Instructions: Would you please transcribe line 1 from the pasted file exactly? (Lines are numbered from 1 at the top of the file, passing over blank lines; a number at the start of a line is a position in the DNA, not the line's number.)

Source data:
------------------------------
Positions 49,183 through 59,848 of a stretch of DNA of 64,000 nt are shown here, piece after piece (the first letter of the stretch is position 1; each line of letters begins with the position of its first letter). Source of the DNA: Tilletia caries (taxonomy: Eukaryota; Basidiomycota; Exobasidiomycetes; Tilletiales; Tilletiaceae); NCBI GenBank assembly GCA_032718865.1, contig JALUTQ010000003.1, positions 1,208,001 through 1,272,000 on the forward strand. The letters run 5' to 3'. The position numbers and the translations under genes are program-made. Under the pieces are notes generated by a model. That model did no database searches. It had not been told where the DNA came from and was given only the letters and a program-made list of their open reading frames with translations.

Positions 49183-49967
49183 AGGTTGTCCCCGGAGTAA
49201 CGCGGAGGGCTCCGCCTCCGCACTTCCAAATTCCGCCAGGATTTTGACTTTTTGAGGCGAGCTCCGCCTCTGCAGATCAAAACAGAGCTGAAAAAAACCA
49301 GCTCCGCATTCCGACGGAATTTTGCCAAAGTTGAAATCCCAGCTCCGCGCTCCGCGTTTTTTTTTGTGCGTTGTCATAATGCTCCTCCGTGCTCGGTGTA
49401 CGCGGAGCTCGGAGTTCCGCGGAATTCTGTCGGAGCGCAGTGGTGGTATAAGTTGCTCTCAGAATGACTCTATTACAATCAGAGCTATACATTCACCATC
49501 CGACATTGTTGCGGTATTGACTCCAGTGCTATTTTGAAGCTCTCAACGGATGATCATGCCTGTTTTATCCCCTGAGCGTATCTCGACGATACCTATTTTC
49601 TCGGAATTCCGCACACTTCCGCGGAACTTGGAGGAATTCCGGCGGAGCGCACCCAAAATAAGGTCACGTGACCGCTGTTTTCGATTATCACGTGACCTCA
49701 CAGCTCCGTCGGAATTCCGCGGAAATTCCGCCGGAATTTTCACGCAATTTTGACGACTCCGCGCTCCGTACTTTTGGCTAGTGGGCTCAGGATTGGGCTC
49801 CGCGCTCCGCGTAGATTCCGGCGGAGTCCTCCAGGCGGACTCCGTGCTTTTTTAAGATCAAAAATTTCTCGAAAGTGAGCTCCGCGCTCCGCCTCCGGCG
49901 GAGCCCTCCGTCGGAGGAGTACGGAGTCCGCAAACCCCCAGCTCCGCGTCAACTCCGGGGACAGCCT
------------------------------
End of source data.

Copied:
Positions 49,183 through 59,848 of a stretch of DNA of 64,000 nt are shown here, piece after piece (the first letter of the stretch is position 1; each line of letters begins with the position of its first letter). Source of the DNA: Tilletia caries (taxonomy: Eukaryota; Basidiomycota; Exobasidiomycetes; Tilletiales; Tilletiaceae); NCBI GenBank assembly GCA_032718865.1, contig JALUTQ010000003.1, positions 1,208,001 through 1,272,000 on the forward strand. The letters run 5' to 3'. The position numbers and the translations under genes are program-made. Under the pieces are notes generated by a model. That model did no database searches. It had not been told where the DNA came from and was given only the letters and a program-made list of their open reading frames with translations.